But I think being multiracial is its own thing. I’m not white and I’m not Black. I’m both.

Posted in Excerpts/Quotes on 2018-03-27 02:19Z by Steven

“My identity was questioned a lot when I was growing up. I never really felt like I fit in anywhere. My mom’s boyfriend, who’s basically my stepdad, is Black. My white friends’ parents wouldn’t have a problem with me, but when they saw my stepdad, they wouldn’t let their kids come over anymore. And in middle school, I was called Medusa, Oreo, and a mutt.

Today, I still get the whole “Oh, you’re not really Black” thing because I’m light-skinned… and probably because I pass as white. Because I grew up with my white mom and I’m light-skinned, people will invalidate the fact that I’m Black. But I think being multiracial is its own thing. I’m not white and I’m not Black. I’m both.” —Tasha Gear, 25, Photographer

Khalea Underwood, “What It Really Feels Like To Be Asked “What Are You?”,” Refinery29, February 28, 2018. https://www.refinery29.com/2018/02/191865/black-women-racial-ambiguity-interview-photos.

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What It Really Feels Like To Be Asked “What Are You?”

Posted in Articles, Identity Development/Psychology, Media Archive, United States, Women on 2018-03-27 01:50Z by Steven

What It Really Feels Like To Be Asked “What Are You?”


Khalea Underwood

Nali Henry, 19, Artist Photographed by Myles Loftin.

Where are you from?”


“Where are your parents from?”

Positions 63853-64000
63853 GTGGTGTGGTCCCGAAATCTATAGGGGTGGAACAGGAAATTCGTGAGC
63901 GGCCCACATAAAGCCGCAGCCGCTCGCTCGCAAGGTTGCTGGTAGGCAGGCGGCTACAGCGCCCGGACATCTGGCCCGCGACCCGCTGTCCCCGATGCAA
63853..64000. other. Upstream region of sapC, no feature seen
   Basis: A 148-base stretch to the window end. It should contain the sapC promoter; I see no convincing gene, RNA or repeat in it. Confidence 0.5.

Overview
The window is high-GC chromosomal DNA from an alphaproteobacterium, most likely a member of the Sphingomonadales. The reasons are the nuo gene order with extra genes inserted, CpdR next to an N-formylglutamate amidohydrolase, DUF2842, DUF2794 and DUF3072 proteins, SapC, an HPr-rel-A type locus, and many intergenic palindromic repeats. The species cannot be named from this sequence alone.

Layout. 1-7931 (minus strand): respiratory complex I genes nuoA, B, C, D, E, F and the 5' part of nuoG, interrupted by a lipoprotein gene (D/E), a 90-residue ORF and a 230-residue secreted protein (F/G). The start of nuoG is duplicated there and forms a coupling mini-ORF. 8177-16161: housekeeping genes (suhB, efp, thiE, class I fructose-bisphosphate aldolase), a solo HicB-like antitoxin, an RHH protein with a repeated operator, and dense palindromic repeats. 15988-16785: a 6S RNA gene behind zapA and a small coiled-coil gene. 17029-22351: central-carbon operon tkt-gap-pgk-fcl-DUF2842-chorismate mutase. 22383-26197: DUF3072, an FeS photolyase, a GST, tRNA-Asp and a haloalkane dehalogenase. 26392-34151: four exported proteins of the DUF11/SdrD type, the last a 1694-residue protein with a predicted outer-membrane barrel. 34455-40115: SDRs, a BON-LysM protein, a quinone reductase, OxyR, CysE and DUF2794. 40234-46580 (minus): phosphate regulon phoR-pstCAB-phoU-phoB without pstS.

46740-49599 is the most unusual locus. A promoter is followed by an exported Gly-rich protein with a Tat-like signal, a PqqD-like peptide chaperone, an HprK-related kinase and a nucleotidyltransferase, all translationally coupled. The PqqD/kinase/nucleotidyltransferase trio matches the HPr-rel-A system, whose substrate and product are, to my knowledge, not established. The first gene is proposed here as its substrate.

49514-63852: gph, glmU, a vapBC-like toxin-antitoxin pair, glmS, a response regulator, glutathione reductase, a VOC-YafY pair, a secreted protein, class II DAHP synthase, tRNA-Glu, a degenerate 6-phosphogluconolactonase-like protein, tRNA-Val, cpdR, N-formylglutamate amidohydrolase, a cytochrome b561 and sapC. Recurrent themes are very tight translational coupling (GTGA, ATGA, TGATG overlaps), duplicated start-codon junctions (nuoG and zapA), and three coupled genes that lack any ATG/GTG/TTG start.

“My mom’s from Ohio and my dad’s from Florida.”

“But, you know what I mean: What are you?

This is the way most conversations with Tasha Gear, a 25-year-old photographer based in New York City, start. Tasha, who’s half Black and half white, has been fielding questions about her background since she could talk. “People barely say two words to me and then ask what I am,” she says. And hers is not an isolated experience.

Since interracial marriage was legalized in 1967, the percentage of interracial couples in the U.S. has grown from three percent to 17 percent. As a result, a new generation of ethnically ambiguous young people has formed; nearly one in seven infants born is considered “multi-racial,” according to a recent Pew Research Center study

These young men and women — and the love they were born out of — should be cause for celebration. But in more cases, their experience is fetishism (every rapper on the top 40 list talks about bagging a “foreign” chick), speculation (“but what are you, really?”), or even a dismissal of identity within their own cultures.

In their own words, five multi-ethnic young people — who all identify as Black in some way — explain why they’re rejecting the “what are you?” question to explain who they really are…

Read the entire article here.

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